There was no difference in the LAE ACE2 expression in all asthmatics, as a group compared to controls (all subjects, p > 0.2; analyzed by sex, p > 0.2, Fig. 1A, B). However, ACE2 expression was higher in the LAE of asthmatics ICS+ vs asthmatics ICS (p < 0.008, fold-change > 1.2, Fig. 1C). Consistent with our prior observation of higher ACE2 expression in males [9], male asthmatics treated with ICS exhibited significantly higher ACE2 expression than female ICS+ (p < 0.04, fold-change > 1.5), male ICS (p < 0.004, fold-change > 1.5) and female ICS- (p < 0.02, fold-change > 1.7, all comparisons, Fig. 1D). ACE2 expression did not correlate with serum IgE or absolute eosinophil levels, or with change in FEV1 in response to bronchodilator in either ICS+ or ICS (r2 < 0.05 and p > 0.2, all correlations, Fig. 2).

Fig. 1
figure1

Effect of maintenance inhaled corticosteroid (ICS) and sex on ACE2 expression in the large airway epithelium (LAE). A, B All nonsmoker asthmatics (n = 57) vs healthy nonsmoker controls (n = 29). C, D Nonsmoker asthmatics on maintenance ICS (ICS+, n = 19) vs nonsmoker asthmatics not on ICS (ICS, n = 38). A All asthmatics vs controls, by phenotype (ANCOVA, with age as a co-variant). B All asthmatics vs controls, by phenotype and sex (ANOVA). C Asthmatics ICS+ vs asthmatics ICS, by phenotype (ANCOVA, with sex as a co-variant). D Asthmatics ICS+ vs asthmatics ICS, by phenotype and sex (ANOVA). Data is presented as mean ± standard error

Fig. 2
figure2

Correlation of absolute eosinophil and serum IgE levels and FEV1 response to bronchodilators with large airway epithelium (LAE) ACE2 expression. A–C Nonsmoker asthmatics not treated with inhaled corticosteroids (ICS, ICS, n = 38). D–F Nonsmoker asthmatics treated with maintenance ICS (ICS+, n = 19). A, D Eosinophil level vs ACE2 expression. B, E IgE level vs ACE2 expression. C, F FEV1 response to bronchodilators (FEV1 post- vs pre-bronchodilators, presented as % change) vs ACE2 expression

In contrast to our observation that chronic use of inhaled corticosteroids up-regulates ACE2 expression in the LAE, based on our analysis of the data set of Woodruff et al. [24] (www.ncbi.nlm.nih.gov/geo, accession #4302) of LAE gene expression before and after acute exposure to inhaled fluticasone for 1 week, ACE2 expression was not up-regulated in asthmatics in response to the treatment. We conclude that acute exposure to inhaled corticosteroids has no effect on LAE ACE2 expression, while chronic use of inhaled corticosteroids is associated with LAE up-regulation of ACE2.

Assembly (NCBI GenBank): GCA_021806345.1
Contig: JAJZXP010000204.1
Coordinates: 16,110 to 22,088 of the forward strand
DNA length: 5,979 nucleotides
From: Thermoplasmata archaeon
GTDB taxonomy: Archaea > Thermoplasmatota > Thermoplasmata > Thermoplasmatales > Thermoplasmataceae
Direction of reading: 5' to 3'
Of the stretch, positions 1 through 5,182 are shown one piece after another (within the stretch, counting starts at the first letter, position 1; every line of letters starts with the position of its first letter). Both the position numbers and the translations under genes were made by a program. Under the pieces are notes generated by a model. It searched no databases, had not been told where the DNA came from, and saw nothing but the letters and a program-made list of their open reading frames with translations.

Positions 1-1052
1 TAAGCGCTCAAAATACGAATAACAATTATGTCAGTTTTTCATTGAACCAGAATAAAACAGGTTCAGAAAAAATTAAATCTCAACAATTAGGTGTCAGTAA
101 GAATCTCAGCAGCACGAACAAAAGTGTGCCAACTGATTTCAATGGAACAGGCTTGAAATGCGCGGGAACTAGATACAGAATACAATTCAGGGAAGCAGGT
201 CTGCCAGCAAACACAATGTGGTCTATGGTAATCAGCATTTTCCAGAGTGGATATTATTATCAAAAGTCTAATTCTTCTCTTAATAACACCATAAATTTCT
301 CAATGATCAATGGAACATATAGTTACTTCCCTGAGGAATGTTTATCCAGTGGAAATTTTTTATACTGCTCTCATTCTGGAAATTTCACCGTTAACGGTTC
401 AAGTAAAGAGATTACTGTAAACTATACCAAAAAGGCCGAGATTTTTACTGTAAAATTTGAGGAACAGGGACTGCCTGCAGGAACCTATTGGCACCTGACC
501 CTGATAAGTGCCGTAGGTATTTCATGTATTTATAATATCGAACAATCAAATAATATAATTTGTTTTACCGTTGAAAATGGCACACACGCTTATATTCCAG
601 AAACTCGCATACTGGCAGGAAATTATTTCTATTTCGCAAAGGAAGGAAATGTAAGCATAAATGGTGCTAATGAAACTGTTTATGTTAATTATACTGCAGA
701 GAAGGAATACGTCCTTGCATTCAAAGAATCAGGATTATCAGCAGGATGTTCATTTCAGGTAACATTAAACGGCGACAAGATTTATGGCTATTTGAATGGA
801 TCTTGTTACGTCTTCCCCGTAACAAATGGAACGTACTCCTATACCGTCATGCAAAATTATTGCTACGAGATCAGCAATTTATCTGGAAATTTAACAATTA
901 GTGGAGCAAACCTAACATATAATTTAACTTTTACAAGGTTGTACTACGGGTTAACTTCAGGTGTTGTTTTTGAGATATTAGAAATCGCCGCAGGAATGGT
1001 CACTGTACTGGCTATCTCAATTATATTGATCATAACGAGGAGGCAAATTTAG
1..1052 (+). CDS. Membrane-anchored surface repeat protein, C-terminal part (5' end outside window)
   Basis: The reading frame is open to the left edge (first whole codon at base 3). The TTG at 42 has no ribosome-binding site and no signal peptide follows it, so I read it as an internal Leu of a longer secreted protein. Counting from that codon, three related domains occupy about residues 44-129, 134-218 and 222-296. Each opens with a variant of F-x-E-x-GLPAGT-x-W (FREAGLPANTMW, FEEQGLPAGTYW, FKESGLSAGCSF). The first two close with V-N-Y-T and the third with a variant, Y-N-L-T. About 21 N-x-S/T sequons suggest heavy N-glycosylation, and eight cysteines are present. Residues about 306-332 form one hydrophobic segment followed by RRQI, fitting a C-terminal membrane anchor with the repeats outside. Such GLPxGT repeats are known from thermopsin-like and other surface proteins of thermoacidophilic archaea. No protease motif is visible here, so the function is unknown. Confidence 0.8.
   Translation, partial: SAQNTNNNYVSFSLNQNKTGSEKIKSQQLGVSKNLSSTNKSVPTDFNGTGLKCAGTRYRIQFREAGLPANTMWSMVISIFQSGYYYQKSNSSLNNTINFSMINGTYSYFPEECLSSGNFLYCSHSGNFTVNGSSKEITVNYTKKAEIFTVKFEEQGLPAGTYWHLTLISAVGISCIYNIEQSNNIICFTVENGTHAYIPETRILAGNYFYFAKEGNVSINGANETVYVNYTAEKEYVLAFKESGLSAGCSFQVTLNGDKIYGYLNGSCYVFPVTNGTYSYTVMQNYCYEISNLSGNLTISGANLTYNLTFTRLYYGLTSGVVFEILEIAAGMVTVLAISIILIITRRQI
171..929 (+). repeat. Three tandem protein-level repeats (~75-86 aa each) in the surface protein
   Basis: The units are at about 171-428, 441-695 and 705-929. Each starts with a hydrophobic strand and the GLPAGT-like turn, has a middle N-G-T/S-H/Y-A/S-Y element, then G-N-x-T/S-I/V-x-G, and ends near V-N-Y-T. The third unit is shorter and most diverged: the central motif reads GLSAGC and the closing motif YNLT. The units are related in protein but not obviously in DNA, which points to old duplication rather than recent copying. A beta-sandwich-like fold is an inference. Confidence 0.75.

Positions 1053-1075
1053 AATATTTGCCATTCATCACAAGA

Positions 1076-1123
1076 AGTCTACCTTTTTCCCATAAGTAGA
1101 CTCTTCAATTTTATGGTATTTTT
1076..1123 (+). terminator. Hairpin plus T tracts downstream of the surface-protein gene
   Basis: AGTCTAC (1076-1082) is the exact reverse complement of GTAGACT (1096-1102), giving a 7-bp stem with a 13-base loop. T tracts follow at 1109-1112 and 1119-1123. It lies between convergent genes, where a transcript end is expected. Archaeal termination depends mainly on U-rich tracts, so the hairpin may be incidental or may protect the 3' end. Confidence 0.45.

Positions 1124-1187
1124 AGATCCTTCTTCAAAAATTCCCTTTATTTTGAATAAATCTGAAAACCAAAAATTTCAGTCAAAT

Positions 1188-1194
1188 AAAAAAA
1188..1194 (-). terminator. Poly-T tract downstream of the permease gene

In addition to assessing the expression of ACE2, we assessed the LAE expression of other genes related to the initial steps of coronavirus infection based on lineage B coronaviruses, including: ADAM10 and ADAM17 (ADAM metallopeptidase domain 10 and 17, respectively), cell surface disintegrins that mediate shedding of ACE2 from the cell surface [25]; TMPRSS2, TMPRSS11A and TMPRS11D (transmembrane protease serine 2, 11A and 11D, respectively), CSTL (cathepsin L) and FURIN (furin), involved in protein priming of the virus to facilitate fusion of the coronavirus envelope with the cell membrane during infection by SARS-CoV-2 [8, 26,27,28]; and PIK4B (phosphatidylinositol 4-kinase beta), an enzyme that inhibits SARS-CoV-2 infection [29]. All genes, except for FURIN, were expressed in the LAE. Similar to our observations in smokers compared to nonsmokers [9], other than the LAE up-regulation of TMPRSS2 in asthmatics overall compared to controls (p < 0.004, fold-change = 1.2), there were no other asthma-related changes in LAE expression among the genes related to coronavirus infection (p > 0.1, all comparisons). In regard to ICS+ vs ICS, up-regulation of TMPRSS11D was the only ICS-related change in LAE expression, with higher expression among ICS compared to ICS+ (p < 0.05, fold-change = 1.3).

Discussion

Our observation of induced LAE ACE2 expression of asthmatics on maintenance inhaled corticosteroids vs asthmatics not on corticosteroids needs to be put in the context of other observations of ACE2 expression in asthmatics. Several studies that examined ACE2 expression in asthmatics found no significant difference between asthmatics and controls, and no relationship between ACE2 expression and asthma severity [11, 14]. A small decrease in ACE2 expression in nasal epithelium samples has been noticed in asthmatics compared with healthy controls [13]. ACE2 expression in sputum cells was similar in asthmatics vs controls, but lower in asthmatics on ICS vs asthmatics not on ICS [30]. Finally, a study of ACE2 expression in nasal airway samples obtained from children and adults with allergic rhinitis and asthma reported an inverse relationship between nasal ACE2 expression and allergic status and Th2 biomarkers, including serum IgE, exhaled nitric oxide level, and reduced nasal and airway IL-13 expression and airway ACE2 expression following allergen exposure [10]. This clinical observation is supported by in vitro studies reporting a reduction in ACE2 expression by airway epithelial cells following IL-13 treatment and a negative correlation between ACE2 and Th2-cytokines [25].